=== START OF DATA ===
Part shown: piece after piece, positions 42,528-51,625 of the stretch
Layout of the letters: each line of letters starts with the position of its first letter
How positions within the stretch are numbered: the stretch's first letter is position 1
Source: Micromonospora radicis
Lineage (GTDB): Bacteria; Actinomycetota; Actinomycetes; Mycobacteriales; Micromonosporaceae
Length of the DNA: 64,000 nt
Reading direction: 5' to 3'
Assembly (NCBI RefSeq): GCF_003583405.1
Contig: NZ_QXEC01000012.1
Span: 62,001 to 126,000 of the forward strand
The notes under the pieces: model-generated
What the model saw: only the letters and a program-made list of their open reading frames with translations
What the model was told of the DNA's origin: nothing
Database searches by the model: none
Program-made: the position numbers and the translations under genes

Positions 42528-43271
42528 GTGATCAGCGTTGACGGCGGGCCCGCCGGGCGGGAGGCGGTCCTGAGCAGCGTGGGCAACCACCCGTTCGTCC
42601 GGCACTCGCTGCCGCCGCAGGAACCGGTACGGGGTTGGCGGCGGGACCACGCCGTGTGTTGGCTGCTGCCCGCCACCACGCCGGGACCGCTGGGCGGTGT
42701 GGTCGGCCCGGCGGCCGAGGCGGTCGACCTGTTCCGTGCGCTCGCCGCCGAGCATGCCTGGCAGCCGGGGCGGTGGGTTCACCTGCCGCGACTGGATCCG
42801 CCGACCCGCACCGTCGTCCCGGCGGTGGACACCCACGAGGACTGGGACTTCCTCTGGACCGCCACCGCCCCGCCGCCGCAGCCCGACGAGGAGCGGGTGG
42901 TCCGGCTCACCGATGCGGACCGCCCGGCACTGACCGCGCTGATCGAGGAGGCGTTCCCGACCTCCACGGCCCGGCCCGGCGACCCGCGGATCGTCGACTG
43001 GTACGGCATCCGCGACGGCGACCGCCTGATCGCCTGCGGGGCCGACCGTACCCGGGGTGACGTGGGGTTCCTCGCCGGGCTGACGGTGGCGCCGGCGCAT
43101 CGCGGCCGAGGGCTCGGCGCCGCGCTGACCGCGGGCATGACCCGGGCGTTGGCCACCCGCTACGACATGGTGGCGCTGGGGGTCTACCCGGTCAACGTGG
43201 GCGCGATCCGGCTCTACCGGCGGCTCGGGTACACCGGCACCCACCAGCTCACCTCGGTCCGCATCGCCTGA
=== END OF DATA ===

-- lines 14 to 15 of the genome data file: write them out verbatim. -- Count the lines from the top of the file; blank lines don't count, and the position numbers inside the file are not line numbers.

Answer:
Database searches by the model: none
Program-made: the position numbers and the translations under genes